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And the other San Francisco WiFi Bidders

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Some nuggets from San Francisco RFI about city wide wireless/WiFi network…

  • Gigabeam is proposing a 1-2.5GBps wireless backbone at 71-76, 81-86Ghz bands.
  • JiWire wants to provide VPN services
  • EarthLink wants to sell residential broadband (1 Mbps downstream and upstream) for less than $20.00 per month with multiple competing service providers. San Francisco-would not have to spend any dollars on the build-out, which would use equipment from Motorola and Tropos Networks.
  • Feeva  wants to license their technology, and suggest a multi-business approach to the city’s needs.
  • Motorola says it would build a mesh-network that would provide broadband speed to support next generation applications such as video surveillance, transmittal of mug shots and fingerprints, in-car video and personnel geo-location. (Try selling that to privacy activists in the city!) Consumers and government agencies use different parts of the spectrum.
  • MetroFi , representing veterans of Covas plans a 1GBps backbone to serve 1 megabit symmetrical connections for $19.95 a month along with free, advertiser-supported connections.  MetroFi’s offer looks like a franchise agreement — they’d own the network, the city would deed roof and pole rights, and MetroFi would be the exclusive access provider.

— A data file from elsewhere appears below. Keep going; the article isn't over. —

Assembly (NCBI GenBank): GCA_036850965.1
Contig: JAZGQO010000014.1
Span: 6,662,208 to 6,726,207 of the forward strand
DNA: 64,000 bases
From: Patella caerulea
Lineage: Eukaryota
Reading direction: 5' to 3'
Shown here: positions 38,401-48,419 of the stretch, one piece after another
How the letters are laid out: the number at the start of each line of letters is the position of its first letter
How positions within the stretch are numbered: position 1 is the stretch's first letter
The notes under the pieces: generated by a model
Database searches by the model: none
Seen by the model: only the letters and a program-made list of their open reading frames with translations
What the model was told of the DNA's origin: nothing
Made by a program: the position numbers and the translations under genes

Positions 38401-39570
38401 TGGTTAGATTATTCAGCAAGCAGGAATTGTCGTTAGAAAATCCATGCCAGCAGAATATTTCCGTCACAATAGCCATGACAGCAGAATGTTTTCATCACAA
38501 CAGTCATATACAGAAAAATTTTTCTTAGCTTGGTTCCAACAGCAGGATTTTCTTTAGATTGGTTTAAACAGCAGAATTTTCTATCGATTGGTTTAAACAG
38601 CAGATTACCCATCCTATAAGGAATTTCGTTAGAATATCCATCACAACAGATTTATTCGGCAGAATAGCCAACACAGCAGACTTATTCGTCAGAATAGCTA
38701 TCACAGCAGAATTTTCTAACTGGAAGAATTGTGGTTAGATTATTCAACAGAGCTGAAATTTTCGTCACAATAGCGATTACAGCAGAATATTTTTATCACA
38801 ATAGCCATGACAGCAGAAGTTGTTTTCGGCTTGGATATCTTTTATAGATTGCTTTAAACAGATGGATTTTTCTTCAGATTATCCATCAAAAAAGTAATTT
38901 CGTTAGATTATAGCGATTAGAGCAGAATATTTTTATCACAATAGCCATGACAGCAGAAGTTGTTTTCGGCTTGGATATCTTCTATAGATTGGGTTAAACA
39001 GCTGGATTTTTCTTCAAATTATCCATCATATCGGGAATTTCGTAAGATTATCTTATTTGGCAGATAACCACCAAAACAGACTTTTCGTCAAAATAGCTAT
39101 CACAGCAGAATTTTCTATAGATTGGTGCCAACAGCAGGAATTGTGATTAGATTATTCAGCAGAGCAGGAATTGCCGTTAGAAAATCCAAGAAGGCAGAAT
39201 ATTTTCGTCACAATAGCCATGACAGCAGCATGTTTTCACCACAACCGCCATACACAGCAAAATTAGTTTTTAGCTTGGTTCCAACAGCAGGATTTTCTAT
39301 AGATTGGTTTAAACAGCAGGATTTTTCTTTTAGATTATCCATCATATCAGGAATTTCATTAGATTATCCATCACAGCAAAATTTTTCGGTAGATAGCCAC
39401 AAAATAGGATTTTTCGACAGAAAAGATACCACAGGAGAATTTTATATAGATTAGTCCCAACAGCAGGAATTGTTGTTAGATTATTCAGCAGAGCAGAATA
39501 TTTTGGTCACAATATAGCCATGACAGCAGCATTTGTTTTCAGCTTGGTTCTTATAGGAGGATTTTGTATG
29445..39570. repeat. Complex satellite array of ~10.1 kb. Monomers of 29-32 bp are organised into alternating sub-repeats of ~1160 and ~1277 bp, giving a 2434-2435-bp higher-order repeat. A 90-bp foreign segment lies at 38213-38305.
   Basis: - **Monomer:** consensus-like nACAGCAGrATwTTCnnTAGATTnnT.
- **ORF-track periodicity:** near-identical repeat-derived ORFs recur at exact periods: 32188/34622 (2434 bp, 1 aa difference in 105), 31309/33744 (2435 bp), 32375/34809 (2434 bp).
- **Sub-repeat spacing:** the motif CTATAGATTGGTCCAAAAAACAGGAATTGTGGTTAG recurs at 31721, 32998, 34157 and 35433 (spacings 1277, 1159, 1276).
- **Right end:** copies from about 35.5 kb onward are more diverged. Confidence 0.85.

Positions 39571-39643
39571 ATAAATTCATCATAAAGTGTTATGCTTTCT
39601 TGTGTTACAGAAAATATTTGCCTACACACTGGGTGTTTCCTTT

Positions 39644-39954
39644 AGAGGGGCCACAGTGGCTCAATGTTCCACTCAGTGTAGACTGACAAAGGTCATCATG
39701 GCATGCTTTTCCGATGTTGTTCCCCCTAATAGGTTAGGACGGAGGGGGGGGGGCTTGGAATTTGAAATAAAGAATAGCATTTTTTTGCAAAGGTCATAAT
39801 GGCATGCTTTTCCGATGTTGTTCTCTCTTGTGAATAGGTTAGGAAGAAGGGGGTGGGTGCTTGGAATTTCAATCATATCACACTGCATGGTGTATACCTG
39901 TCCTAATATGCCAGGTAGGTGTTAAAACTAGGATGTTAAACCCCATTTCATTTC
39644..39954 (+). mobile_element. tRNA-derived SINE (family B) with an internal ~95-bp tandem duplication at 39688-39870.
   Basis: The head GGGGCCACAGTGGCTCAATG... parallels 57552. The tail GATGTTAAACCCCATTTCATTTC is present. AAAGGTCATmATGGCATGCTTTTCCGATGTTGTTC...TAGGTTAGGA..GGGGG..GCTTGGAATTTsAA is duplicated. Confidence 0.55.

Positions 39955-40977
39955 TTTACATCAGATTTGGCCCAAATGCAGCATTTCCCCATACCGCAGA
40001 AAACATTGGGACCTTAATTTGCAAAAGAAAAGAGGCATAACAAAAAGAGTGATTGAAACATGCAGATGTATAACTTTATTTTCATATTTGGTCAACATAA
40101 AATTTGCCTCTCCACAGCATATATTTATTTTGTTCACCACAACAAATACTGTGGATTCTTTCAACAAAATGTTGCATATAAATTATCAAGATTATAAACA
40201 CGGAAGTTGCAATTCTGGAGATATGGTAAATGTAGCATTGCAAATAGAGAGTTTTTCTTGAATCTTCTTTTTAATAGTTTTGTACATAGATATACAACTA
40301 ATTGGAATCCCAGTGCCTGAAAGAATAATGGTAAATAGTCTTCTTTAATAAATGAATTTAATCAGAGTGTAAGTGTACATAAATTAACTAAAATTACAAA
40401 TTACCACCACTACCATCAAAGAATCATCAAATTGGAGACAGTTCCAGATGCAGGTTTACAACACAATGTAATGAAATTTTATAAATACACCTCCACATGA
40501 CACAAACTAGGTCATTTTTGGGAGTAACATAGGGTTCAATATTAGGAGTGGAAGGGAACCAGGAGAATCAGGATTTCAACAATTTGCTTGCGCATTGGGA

• SFLan, says it costs $7-8 per subscriber in overhead just to processing billing, and instead the city should create a citywide, wholesale internet exchange, paid for by a bond issue. They are against captive portals setups (like Feeva’s at the Main Library), and want open-source, standards-compliant hardware and software running neutral network that The City owns.
  • WiLine, a local company, just wants to provide the WiMax backbone technology.

3 Responses to “And the other San Francisco WiFi Bidders”

  1. In Cory Doctorow’s book, Someone Comes to Town, Someone Leaves Town, they were trying to build a city-wide wifi network as well. I think Cory explored many of the problems and issues of city-wide wifi and it’s a good read.